Generally, a director or officer of a corporation does not incur personal liability for [the corporation’s] torts merely by reason of his official character; he is not liable for torts committed by or for the corporation unless he has participated in the wrong. Indeed, Florida courts have found that it is well established that an officer of a corporation who commits or participates in a tort, whether or not it is in furtherance of corporate business and whether or not it is by authority of the corporation, is liable to the injured party whether or not the corporation is also liable. Courts have rationalized this finding by noting that a contrary rule would enable a director or officer of a corporation to perpetrate flagrant injuries and escape liability behind the shield of his representative character, even though the corporation might be insolvent or irresponsible. Florida courts have additionally found that a corporate officer is potentially individually liable for his tortious acts even though such acts were committed in the scope of his employment by the corporation.
Corporate officers can also be held individually liable for corporate acts where there is actual wrongdoing in the form of fraud, self-dealing or unjust enrichment. Although the corporate shield doctrine is applicable to jurisdictional issues, a corporate officer may be joined in the lawsuit given that the corporate shield doctrine has no application when the corporate officer commits an intentional tort. In that regard, courts are generally hesitant to allow corporate officers who commit or participate in wrongful acts, such as intentional torts, to be completely shielded by the corporate form.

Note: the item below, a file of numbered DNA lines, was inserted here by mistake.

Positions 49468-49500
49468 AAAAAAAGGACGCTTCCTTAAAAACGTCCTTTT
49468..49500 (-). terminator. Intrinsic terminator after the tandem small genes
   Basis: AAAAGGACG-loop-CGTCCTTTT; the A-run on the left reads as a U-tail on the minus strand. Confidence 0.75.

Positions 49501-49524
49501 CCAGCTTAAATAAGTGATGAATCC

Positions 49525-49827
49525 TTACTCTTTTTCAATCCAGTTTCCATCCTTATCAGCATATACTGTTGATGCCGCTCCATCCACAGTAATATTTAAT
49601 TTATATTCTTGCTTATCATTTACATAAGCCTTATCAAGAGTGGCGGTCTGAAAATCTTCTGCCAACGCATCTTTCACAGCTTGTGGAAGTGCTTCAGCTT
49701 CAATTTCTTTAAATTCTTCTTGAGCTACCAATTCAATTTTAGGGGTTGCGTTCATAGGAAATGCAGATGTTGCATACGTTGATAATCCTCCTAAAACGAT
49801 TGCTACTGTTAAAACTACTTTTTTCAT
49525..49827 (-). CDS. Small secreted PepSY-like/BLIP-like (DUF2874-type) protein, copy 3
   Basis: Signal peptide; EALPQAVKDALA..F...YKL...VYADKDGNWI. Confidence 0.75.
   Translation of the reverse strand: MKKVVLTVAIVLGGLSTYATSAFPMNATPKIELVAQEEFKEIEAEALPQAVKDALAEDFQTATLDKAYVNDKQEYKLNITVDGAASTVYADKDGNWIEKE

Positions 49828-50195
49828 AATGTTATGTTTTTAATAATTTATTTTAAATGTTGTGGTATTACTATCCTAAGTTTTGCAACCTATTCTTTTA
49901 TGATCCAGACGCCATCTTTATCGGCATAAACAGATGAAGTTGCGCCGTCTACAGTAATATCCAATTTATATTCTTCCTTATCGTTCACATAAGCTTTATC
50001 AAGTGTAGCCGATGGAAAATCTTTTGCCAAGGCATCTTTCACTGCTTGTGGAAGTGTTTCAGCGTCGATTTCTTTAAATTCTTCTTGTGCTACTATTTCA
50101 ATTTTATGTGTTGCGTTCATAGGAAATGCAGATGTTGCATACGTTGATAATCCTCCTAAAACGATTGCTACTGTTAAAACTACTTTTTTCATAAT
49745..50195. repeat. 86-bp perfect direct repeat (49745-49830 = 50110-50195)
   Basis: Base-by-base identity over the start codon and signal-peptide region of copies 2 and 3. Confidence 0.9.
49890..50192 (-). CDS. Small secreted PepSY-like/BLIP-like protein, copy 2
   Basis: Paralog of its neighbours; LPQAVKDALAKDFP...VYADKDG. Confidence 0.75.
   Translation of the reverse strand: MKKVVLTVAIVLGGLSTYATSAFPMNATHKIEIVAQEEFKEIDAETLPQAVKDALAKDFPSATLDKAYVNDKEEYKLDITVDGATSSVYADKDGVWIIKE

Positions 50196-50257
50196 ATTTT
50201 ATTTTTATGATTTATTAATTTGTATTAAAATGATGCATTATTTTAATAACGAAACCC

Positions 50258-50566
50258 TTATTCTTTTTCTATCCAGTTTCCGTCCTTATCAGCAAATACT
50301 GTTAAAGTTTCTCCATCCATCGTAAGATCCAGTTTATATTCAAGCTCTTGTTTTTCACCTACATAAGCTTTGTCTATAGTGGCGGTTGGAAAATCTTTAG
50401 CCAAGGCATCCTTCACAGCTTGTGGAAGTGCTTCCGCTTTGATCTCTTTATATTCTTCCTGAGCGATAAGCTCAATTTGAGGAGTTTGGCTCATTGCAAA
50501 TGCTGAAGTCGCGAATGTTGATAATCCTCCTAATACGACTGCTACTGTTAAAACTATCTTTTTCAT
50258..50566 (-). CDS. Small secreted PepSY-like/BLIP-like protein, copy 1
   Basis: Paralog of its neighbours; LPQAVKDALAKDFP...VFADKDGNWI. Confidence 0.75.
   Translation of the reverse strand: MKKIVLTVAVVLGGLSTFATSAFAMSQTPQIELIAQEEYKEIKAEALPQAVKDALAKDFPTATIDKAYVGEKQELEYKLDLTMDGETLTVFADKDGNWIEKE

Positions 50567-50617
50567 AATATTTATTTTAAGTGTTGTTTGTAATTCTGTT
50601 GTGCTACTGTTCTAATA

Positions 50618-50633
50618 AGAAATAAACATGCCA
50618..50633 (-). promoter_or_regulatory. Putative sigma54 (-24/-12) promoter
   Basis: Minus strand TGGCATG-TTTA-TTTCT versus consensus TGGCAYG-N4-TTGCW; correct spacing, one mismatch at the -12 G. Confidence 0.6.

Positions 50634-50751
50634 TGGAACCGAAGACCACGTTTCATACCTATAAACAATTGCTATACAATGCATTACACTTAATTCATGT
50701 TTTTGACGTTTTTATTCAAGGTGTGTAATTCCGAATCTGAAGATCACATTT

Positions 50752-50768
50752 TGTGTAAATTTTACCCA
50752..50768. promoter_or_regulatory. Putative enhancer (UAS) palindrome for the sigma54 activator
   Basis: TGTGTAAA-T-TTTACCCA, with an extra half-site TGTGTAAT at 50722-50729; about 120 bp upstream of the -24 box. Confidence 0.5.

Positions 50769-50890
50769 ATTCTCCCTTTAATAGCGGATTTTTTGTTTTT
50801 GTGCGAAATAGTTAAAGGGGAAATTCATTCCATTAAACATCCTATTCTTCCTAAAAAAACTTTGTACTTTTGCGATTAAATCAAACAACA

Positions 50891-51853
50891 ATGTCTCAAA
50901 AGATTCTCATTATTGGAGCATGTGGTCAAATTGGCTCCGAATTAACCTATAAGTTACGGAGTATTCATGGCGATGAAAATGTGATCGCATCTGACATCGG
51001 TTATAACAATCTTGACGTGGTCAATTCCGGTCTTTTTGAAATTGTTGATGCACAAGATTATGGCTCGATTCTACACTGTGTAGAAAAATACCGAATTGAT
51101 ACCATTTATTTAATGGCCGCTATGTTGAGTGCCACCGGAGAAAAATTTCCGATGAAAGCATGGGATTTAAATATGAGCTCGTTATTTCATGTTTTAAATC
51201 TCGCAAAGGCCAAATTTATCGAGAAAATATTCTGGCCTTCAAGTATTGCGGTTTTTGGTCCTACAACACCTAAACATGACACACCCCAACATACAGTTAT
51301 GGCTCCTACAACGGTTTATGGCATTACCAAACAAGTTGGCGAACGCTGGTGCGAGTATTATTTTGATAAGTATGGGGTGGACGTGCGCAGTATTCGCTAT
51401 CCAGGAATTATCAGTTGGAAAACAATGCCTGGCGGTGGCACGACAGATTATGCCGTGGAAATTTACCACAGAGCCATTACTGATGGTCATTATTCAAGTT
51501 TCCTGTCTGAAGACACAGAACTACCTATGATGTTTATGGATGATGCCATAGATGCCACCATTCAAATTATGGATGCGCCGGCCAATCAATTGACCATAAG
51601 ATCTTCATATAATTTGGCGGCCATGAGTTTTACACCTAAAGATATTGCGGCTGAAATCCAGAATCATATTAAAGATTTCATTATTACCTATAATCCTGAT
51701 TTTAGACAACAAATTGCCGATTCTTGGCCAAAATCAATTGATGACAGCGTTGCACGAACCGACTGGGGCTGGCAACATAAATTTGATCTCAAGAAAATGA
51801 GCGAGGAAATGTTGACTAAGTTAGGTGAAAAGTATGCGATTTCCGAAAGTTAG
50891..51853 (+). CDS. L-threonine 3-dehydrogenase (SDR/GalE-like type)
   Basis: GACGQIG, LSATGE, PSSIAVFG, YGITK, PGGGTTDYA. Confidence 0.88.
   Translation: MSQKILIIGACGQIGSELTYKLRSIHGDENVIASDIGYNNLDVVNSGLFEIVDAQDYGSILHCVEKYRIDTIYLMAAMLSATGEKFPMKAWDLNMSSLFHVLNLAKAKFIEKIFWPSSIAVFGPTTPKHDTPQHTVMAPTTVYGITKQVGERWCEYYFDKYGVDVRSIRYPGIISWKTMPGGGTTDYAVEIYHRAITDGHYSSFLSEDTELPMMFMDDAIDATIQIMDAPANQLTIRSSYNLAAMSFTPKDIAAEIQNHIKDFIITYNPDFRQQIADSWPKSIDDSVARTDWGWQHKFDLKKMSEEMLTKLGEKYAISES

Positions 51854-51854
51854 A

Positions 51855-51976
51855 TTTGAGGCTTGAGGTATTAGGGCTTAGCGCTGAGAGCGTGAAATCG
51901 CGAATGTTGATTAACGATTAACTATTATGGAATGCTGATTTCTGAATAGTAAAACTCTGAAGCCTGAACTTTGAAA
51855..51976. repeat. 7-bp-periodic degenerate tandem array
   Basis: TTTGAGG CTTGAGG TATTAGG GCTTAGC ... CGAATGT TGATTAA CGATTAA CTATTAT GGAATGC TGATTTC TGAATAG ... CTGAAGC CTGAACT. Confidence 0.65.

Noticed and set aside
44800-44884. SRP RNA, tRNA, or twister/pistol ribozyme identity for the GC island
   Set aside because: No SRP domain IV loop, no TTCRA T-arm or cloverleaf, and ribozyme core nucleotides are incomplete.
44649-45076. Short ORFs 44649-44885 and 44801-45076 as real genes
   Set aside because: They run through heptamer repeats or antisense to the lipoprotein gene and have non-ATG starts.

Schecter Law’s attorneys have experience with a wide range of business torts disputes. We are equipped to address your most challenging litigation needs with highly skilled legal services and solutions while providing a level of unmatched client commitment combined with reasonable legal fees.